A verb denotes an action or a state of being:
e.g. work, learn, be, think, live, eat, play hope, try.
Conjugation is the way verbs change in form according to who or what is 'doing' the action of the verb e.g. the verb to work
he, she or it works
Notice above that very often there is little change in the verb in English - only the addition of an 's' to the verb endings for 'he', ' she' or 'it'.
In other languages, however, verbs have many different endings which indicate who or what is doing the action.
For example, in French:
'I work' is je travaille but
'we work' is nous travaillons and
'they work' is ils travaillent
So we have to learn all the forms of the verb (the conjugation) in every tense.
Fortunately there are patterns which make this easier. Whenever you see a verb conjugated, it will normally be written out in the following order:
First person: I ............ we .............
Second person: you ............ you ...........
Third person: he, she, it, ............ they ..........
So if teachers refer to "the first person singular of the verb to understand", they are referring to the 'I' form, that is, 'I understand'
Regular and irregular verbs
Verbs which follow a regular pattern are called regular verbs:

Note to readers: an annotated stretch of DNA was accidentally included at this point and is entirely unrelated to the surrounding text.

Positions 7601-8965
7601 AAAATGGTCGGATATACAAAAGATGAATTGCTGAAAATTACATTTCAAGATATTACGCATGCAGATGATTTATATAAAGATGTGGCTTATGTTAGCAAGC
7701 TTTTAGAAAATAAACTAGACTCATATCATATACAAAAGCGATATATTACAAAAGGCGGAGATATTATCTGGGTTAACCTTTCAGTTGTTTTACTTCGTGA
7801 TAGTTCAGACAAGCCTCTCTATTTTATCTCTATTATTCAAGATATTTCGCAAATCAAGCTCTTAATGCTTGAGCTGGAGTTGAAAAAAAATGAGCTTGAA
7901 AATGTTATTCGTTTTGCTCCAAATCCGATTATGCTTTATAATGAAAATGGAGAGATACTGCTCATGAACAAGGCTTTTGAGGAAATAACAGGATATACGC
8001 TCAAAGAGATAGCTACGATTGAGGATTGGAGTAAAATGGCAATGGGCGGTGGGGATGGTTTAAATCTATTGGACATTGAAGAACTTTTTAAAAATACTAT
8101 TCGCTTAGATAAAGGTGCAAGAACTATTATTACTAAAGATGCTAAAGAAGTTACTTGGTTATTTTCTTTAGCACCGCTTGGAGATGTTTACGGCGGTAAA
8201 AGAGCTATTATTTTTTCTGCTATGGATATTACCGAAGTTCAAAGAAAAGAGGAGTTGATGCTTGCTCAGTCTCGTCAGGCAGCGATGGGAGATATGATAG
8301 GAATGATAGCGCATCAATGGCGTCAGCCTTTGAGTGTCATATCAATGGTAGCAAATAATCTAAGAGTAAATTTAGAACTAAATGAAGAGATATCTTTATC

e.g. I work I have worked I worked
Those which do not follow a pattern are called irregular verbs and there:
e.g. I buy I have bought I bought
We talk about the tense of a verb when referring to the time at which the action takes place.
A. Broad time spans:
I am learning refers to the present and is in a present tense.
I learnt refers to the past and is in a past tense.
I will learn refers to the future and is in a future tense.
B. Fine tuning:
Generally, there is more than one type of tense within each broad time span because we have to be more specific about the kind of action.
For example, there is an important difference between these two sentences:
1 I have finished my homework.
2 I was finishing my homework when Jim rang.
Sentence 1 describes a completed action in the past.
Sentence 2 describes an incomplete action in the past
Most languages have two distinct tenses to distinguish between these two kinds of past action.
Active and passive
Verbs can be active or passive. They are said to be active when the subject does the action of the verb:
e.g. 'The secretary opened the letter.'
subject active verb
A verb is said to be passive when the subject suffers the action of the verb.
e.g. 'The letter has been opened by the secretary.'
subject passive verb